Coyote problems continue in Surfside Beach -, Myrtle Beach/Florence SC, Weather

'Snake Chaser' freed of Coyote duties in Surfside Beach

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SURFSIDE BEACH, SC (WMBF) - After failed attempts to capture the coyotes running wild in Surfside Beach, the Snake Chaser has been replaced.  Another company called Alpha Predator Control is now on the case.
Surfside Town Administrator, Micki Fellner, says the Snake Chaser used all his techniques to trap the coyotes without any luck. So he has ceased operations in September after about two weeks on the job. He did not charge the town for his efforts.

Fellner says the town is still receiving complaints from residents about coyotes.

"I want them gone and I think everybody in this neighborhood wants them gone," said Gary Rosenquist who lives on 5th Avenue South. "The neighbors can't walk their dogs down here they're afraid." 

Residents say the coyotes are living in the small, wooded area between Fourth and Fifth Avenues South. Rosenquist says he noticed the animals about six months ago.

Bob and Tamara Schirra own Alpha Predator Control. They believe the traps they use should work better than the live traps the Snake Chaser used.  A live trap allows the trapped animal to move within the cage. Snake Chaser believed that method was more humane as opposed to snare traps, which tighten around the caught animal.

"We don't use snare traps, they are illegal. We have what's called rubber-jaw foothold traps," Bob Schirra said.

Schirra explained his traps work like hand-cuffs and catch the animal's feet.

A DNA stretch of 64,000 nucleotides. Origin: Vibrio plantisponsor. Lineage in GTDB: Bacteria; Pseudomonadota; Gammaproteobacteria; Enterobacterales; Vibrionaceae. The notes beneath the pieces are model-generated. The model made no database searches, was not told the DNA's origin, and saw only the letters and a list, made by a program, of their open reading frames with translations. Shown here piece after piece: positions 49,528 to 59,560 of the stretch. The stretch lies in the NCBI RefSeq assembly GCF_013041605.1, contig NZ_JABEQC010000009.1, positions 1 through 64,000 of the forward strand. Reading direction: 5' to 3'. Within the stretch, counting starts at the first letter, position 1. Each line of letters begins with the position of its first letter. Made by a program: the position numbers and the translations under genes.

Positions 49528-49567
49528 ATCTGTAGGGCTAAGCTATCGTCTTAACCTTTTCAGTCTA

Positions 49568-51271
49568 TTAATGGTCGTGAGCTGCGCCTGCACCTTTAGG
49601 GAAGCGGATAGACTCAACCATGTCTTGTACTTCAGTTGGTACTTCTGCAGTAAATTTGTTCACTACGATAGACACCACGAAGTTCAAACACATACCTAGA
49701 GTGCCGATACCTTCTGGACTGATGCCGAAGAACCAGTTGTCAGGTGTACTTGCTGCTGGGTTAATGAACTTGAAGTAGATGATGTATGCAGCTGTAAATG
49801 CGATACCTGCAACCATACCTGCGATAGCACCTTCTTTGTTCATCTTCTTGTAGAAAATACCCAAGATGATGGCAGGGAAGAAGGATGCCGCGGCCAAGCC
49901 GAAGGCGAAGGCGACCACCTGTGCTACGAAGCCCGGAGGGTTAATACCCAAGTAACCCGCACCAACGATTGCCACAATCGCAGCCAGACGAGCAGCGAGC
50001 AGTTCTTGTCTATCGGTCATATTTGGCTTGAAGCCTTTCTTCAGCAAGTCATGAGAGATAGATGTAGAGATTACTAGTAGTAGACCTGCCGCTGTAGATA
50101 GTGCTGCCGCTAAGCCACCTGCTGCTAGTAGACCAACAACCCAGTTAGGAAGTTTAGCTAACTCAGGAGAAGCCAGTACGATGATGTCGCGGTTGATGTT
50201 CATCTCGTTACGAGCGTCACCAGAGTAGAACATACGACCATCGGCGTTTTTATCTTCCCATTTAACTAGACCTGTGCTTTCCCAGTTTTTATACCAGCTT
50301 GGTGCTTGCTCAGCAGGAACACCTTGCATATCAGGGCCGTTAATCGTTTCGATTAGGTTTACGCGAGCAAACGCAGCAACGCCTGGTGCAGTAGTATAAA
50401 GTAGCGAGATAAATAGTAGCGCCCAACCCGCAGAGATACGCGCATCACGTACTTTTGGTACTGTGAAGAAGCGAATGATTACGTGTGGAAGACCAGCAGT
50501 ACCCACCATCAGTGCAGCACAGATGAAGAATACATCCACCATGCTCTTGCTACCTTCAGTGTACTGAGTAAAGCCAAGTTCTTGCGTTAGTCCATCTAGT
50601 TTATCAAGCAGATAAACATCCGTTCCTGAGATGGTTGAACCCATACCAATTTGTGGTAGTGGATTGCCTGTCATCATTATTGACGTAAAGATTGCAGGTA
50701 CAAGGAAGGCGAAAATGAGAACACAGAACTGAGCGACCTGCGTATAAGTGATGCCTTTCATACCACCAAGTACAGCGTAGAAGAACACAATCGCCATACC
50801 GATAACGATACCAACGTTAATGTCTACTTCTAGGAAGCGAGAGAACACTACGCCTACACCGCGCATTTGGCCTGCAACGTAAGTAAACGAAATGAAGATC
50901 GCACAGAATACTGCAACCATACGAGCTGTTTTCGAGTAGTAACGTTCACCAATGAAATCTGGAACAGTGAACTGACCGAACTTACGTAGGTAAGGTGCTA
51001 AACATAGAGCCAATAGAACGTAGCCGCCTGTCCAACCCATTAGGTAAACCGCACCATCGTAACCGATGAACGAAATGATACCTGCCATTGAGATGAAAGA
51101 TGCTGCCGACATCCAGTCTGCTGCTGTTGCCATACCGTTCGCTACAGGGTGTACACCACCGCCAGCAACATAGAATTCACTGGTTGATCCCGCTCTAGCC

Alpha Predator Control set-up nine traps Monday morning. Fellner says the town is giving them a month to catch the coyotes. If that doesn't work, the town will evaluate it's options with the Department of Natural Resources.

Town leaders originally hired the Snake Chaser, also called Russell Cavender, a wild-life removal specialist.

"I've caught possums; I've caught raccoons; I've caught cats, but I haven't caught the coyotes," said the Snake Chaser. "But I'm the type of person who is very diligent and wants to solve an issue and make sure that my clients are happy and when we don't, it's frustrating."

Donna Luegers lives in the neighborhood and she says she's concerned the coyotes are still in the area.

"I understand that they are hungry and desperate and they can hop fences if they know there is prey on the other side," she said. "But I'm concerned about the other people who are closer and have small pets and maybe don't have a fence."

According to the Snake Chaser, coyotes are listed as a non-native invasive species, and state law requires coyotes to be killed after they're caught. The Snake Chaser states he doesn't kill animals, however, he just traps them.

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